Beauty and the Beast, CW, 1st Season
I loved the original Beauty and the Beast, especially Ron Pearlman, the man who played the beast. This version is different, but I like it too. The backstory is interesting and the plot just keeps getting better, especially with the recent twist of his violent blackouts. I do not care for Kristin Kreuk who plays Catherine. She is not a bad actress, per se, but I keep associating her with Lana Lang in Smallville who I got very tired of in that television series. Also, she is not really a believable detective. She is much too pretty and young-looking. Then again, Kate Beckett in Castle is a hot female detective too but she is a more mature woman and carries her role well. Jay Ryan who plays Vincent Keller makes a great beast. His character is more believable, although I think his on-again/off-again relationship with Catherine is wishy-washy.

Castle, ABC, 4th Season
This is not really sci-fi or fantasy but I brought up Kate Beckett in Castle so I thought I would mention this one too. Detective shows are not usually my thing but because the character who plays Rick Castle is also the same character who played Malcolm Reynolds in Firefly (Nathan Fillion), I had to watch it. All the characters are wonderful and I love how the show can be both funny and serious depending on the situation. It is really the character interactions which make this TV series interesting since the murder cases follow much the same themes as any other detective TV show.

Once Upon a Time, ABC, 2nd Season
Once Upon a Time
 is my all-time favorite prime time show this year. Although the characters are all the same character’s from Grimm’s fairy tales and Disney movies, the story is very original. Even when they do a flashback to the original fairy tale, it is different. Snow White was an outlaw, the giant in Jack and the Beanstalk was actually a good guy, and the evil character Rumplestiltskin has a few redeeming qualities. In fact, I would say that Rumplestiltskin is my favorite character in the series. He is such a complex character that contradicts himself by doing both good and bad, but those contradictions do not make his character any less believable. Prince Charming’s character is a bit wishy-washy but he doesn’t ruin the show. And I don’t care much for the character Mulan either.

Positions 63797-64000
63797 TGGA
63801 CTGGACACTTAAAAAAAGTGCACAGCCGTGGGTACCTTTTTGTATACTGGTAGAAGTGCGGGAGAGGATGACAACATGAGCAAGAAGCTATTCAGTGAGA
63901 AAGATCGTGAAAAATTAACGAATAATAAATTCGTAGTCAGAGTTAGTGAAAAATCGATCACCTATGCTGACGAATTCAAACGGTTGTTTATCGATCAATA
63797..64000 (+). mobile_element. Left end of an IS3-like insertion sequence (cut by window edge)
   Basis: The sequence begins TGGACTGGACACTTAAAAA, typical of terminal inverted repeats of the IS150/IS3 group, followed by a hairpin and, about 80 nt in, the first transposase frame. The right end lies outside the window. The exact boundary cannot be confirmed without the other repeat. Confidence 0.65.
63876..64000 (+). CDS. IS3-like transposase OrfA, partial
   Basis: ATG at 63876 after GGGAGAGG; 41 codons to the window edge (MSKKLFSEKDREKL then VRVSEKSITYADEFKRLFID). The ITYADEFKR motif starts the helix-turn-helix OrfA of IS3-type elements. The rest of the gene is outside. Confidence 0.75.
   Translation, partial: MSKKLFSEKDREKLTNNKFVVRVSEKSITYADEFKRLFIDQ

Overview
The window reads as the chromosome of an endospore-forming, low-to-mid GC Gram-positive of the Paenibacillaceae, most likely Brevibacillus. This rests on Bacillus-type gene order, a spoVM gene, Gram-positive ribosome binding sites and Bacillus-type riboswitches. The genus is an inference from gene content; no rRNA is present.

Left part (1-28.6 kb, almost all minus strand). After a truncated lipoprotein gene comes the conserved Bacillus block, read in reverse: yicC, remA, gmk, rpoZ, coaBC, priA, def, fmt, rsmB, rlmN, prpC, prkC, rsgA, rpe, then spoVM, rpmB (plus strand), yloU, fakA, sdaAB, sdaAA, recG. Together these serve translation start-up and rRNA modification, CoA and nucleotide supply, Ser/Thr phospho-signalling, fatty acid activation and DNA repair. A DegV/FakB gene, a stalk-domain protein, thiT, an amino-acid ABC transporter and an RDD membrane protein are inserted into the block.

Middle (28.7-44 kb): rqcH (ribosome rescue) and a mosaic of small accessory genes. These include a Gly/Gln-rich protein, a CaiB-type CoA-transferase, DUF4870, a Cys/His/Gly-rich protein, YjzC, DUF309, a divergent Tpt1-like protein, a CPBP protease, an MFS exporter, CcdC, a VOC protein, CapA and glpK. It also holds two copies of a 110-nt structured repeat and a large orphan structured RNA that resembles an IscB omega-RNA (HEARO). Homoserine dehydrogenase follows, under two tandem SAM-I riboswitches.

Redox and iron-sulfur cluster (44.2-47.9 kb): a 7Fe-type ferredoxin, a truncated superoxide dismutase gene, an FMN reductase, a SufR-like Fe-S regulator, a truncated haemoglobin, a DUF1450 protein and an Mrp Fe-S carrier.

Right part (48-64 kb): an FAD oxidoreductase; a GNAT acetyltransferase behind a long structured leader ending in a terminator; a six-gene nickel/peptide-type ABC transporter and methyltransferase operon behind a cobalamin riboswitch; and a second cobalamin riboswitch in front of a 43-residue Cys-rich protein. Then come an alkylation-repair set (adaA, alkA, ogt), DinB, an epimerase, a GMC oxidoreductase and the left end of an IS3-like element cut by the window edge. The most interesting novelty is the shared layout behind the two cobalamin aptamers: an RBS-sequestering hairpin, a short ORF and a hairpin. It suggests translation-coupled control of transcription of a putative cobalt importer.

Elementary, CBS, 1st Season
This is another one that doesn’t really fit into sci-fi or fantasy. But I mention it because I want to compare it to a far more brilliant Sherlock Holmes show called Sherlock. Sherlock is a British television show that is much more dynamic and the characters far more interesting. This detective show is nothing like any detective show you have ever seen. So even if you don’t like detective shows, I highly recommend Sherlock, which is currently showing on Netflix, and forget about Elementary. Unless the plot of Elementary gets more involved, it will not last long. I wonder if they will introduce Moriarty soon. That might spice things up a bit.

To read about more about what the TV shows are about, find more information on Wiki.